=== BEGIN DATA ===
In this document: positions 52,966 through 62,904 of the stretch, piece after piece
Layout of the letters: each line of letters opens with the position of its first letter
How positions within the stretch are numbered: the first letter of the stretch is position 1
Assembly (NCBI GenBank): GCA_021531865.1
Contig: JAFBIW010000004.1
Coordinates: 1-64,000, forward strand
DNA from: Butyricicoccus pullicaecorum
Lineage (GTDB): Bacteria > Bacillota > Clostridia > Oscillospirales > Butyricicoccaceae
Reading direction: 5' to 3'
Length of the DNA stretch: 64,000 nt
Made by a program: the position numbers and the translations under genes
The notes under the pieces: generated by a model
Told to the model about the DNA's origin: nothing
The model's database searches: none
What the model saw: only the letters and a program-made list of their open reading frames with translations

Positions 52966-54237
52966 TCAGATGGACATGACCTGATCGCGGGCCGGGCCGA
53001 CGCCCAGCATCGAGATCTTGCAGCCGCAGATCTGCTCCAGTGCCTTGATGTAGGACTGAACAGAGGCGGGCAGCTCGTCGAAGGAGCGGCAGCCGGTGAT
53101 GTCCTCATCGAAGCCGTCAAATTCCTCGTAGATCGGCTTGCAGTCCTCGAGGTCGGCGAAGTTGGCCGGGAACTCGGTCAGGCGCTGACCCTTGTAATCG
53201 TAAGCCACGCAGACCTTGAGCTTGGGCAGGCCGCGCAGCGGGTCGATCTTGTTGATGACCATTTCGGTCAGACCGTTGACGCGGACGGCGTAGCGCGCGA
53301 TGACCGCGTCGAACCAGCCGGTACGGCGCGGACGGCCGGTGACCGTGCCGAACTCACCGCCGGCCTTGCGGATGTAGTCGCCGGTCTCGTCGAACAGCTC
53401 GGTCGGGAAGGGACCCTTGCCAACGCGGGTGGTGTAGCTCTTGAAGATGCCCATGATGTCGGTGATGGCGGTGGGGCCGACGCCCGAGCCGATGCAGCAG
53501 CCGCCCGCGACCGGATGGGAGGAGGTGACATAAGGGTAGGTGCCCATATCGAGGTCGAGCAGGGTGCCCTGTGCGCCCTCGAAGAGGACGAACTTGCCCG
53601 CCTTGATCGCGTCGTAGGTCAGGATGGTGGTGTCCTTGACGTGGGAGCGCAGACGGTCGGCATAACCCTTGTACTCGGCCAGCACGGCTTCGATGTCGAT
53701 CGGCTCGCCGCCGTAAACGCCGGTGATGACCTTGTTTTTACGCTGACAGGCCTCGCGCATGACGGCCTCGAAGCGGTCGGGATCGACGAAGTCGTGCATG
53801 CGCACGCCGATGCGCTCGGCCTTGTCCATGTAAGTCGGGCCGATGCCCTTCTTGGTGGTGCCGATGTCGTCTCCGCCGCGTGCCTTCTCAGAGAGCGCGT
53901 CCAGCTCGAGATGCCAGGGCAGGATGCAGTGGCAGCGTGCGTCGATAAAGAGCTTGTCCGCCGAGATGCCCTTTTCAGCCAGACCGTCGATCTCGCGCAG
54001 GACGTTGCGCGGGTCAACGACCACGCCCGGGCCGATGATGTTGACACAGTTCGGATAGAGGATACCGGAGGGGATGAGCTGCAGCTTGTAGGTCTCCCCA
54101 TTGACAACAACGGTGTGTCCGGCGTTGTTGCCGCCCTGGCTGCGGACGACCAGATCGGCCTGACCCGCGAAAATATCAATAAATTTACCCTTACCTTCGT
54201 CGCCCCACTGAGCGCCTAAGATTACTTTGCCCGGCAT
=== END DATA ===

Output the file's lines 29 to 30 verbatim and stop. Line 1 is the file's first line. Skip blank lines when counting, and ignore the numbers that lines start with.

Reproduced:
54101 TTGACAACAACGGTGTGTCCGGCGTTGTTGCCGCCCTGGCTGCGGACGACCAGATCGGCCTGACCCGCGAAAATATCAATAAATTTACCCTTACCTTCGT
54201 CGCCCCACTGAGCGCCTAAGATTACTTTGCCCGGCAT